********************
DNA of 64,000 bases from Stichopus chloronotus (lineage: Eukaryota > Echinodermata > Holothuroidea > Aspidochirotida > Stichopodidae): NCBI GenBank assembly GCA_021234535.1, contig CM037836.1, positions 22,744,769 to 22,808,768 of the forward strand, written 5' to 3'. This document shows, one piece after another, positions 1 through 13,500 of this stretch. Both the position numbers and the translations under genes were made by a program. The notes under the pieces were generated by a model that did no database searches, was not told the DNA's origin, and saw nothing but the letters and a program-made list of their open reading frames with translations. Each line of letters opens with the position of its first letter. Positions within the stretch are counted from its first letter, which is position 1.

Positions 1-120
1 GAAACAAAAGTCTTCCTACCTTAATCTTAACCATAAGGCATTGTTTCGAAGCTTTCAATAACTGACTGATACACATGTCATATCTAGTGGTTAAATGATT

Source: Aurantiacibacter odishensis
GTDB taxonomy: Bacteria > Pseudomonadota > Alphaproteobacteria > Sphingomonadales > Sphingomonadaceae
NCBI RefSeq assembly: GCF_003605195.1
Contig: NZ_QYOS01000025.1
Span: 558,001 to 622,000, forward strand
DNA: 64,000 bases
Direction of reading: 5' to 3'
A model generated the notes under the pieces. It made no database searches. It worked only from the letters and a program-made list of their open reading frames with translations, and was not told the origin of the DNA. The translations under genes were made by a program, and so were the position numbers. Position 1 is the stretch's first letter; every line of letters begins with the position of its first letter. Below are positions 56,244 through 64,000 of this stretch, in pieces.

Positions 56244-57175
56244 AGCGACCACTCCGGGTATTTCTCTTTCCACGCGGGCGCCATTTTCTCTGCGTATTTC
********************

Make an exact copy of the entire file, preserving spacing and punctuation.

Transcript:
DNA of 64,000 bases from Stichopus chloronotus (lineage: Eukaryota > Echinodermata > Holothuroidea > Aspidochirotida > Stichopodidae): NCBI GenBank assembly GCA_021234535.1, contig CM037836.1, positions 22,744,769 to 22,808,768 of the forward strand, written 5' to 3'. This document shows, one piece after another, positions 1 through 13,500 of this stretch. Both the position numbers and the translations under genes were made by a program. The notes under the pieces were generated by a model that did no database searches, was not told the DNA's origin, and saw nothing but the letters and a program-made list of their open reading frames with translations. Each line of letters opens with the position of its first letter. Positions within the stretch are counted from its first letter, which is position 1.

Positions 1-120
1 GAAACAAAAGTCTTCCTACCTTAATCTTAACCATAAGGCATTGTTTCGAAGCTTTCAATAACTGACTGATACACATGTCATATCTAGTGGTTAAATGATT

Source: Aurantiacibacter odishensis
GTDB taxonomy: Bacteria > Pseudomonadota > Alphaproteobacteria > Sphingomonadales > Sphingomonadaceae
NCBI RefSeq assembly: GCF_003605195.1
Contig: NZ_QYOS01000025.1
Span: 558,001 to 622,000, forward strand
DNA: 64,000 bases
Direction of reading: 5' to 3'
A model generated the notes under the pieces. It made no database searches. It worked only from the letters and a program-made list of their open reading frames with translations, and was not told the origin of the DNA. The translations under genes were made by a program, and so were the position numbers. Position 1 is the stretch's first letter; every line of letters begins with the position of its first letter. Below are positions 56,244 through 64,000 of this stretch, in pieces.

Positions 56244-57175
56244 AGCGACCACTCCGGGTATTTCTCTTTCCACGCGGGCGCCATTTTCTCTGCGTATTTC